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Michael Vick, the eleven dynamic NFL quarterback whose involvement in a dogfighting ring put a breathtaking career on pause at his prime, has agreed to retire to join the startup league Fan Controlled Football, a source told Reuters Friday.
Vick, who was No. 1 in the NFL Draft in 2001 and last fit for an NFL game in 2015, will make his debut on May 28, the last day of the regular season, according to the source, who said an official announcement expected next week.
The 41-year-old has not yet been linked with a team.
Vick is the latest high-profile player to join Fan Controlled Football, joining a group that includes Pro Football Hall of Famer Terrell Owens and Johnny Manziel, whose highly hyped NFL career ran out after two seasons.
According to the source, Vick agreed to a comeback after seeing the success that good friend Owens has had since signing with the league this year.
Fan Controlled Football, which this year doubled in size to eight teams for its second season, is a condensed 7-on-7 style of American football played on a 50-yard indoor court and serves as a true video game that allows fans to call the plays.
Vick was selected by the Atlanta Falcons with the first pick of the 2001 draft, making him the first black quarterback to be taken with the top pick, and he continued to dazzle fans with his fast running speed and powerful passing arm.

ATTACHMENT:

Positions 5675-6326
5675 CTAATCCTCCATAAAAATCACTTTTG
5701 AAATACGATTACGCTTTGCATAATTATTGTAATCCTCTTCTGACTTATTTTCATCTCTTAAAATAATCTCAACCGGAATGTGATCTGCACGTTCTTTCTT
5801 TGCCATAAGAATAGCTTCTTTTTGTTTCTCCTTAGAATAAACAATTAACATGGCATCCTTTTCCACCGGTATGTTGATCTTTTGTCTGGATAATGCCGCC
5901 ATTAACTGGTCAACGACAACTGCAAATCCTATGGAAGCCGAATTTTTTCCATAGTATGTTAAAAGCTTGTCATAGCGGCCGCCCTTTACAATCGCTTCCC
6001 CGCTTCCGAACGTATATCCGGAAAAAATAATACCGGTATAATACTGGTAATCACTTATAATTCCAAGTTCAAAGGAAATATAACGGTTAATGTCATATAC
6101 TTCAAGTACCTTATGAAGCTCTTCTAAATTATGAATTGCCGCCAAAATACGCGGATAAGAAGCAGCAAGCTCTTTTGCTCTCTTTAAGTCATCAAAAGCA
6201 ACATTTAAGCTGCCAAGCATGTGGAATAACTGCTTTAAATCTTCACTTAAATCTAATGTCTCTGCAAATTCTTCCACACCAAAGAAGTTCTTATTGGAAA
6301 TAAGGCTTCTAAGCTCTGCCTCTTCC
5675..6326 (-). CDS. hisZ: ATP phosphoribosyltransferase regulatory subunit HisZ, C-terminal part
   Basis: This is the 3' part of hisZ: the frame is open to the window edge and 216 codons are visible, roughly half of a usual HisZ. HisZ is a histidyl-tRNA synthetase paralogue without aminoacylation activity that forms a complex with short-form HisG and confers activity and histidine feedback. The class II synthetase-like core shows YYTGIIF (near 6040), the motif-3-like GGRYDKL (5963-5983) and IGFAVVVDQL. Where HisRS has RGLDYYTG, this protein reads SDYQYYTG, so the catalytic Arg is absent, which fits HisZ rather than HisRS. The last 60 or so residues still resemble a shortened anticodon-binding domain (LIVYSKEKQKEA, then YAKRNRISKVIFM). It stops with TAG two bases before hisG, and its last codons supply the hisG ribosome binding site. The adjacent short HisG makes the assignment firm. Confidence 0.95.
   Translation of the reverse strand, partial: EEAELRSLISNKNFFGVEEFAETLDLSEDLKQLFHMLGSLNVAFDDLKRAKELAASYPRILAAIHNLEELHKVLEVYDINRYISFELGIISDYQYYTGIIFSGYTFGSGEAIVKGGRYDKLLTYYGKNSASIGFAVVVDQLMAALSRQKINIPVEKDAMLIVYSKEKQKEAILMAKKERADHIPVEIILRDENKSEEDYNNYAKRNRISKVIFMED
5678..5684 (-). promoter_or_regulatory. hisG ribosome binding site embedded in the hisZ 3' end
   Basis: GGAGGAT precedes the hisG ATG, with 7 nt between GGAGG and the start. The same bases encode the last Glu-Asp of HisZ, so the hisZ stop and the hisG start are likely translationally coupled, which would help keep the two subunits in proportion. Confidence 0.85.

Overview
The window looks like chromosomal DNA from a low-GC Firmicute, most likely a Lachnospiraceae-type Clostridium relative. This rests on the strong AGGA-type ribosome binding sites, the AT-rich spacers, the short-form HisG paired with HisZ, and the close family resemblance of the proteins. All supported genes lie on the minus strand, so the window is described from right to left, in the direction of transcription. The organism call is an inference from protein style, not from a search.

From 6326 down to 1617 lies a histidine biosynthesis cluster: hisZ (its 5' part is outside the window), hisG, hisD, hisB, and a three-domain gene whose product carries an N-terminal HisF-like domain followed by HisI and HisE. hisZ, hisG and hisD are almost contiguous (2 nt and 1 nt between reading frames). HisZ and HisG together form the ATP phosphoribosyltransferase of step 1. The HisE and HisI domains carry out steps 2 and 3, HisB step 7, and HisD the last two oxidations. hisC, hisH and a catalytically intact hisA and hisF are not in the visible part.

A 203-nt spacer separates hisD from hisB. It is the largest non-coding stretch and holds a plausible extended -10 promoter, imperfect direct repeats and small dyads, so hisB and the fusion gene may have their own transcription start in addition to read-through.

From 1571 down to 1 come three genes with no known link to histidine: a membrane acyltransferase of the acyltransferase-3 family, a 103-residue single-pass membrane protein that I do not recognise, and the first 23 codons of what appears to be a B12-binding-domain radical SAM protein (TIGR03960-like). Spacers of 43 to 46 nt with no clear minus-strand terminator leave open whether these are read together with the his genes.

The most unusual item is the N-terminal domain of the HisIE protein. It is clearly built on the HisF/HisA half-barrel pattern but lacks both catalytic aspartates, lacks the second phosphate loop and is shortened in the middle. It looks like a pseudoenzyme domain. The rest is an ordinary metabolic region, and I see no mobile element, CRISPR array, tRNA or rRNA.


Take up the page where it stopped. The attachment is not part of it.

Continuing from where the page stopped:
Vick, who was unique in Atlanta for most of his six seasons with the Falcons, pleaded guilty in 2007 and apologized for his role in an illegal dogfighting company known as Bad Newz Kennels, which eventually caused him to spend nearly two years in prison.
Vick returned in 2009 with the Philadelphia Eagles, serving as a rarely used backup, but then took over the starting role next season as he was at his best on his way to being named NFL Comeback Player of the Year and winning the fourth Pro Bowl selection of his career.
After five seasons with Philadelphia, Vick continued to be the backup for the New York Jets and Pittsburgh Steelers in what turned out to be his last two NFL seasons.
Vick officially retired in 2017 after passing 22,464 yards and 133 touchdowns over 13 NFL seasons, and his 6,109 rushing yards in his career remain the most of a quarterback.
Fan-controlled football’s seven-week regular season, which will be followed by playoffs, started in mid-April. All games are held at a single Atlanta facility.
Vick is expected to give a further boost to the fan-controlled football score, which five weeks into the season has surpassed the entire number of viewers last season combined.
According to Fan Controlled Football, it has attracted over 12 million viewers across Twitch, Peacock, NBCLX, DAZN and the fubo Sports Network this season.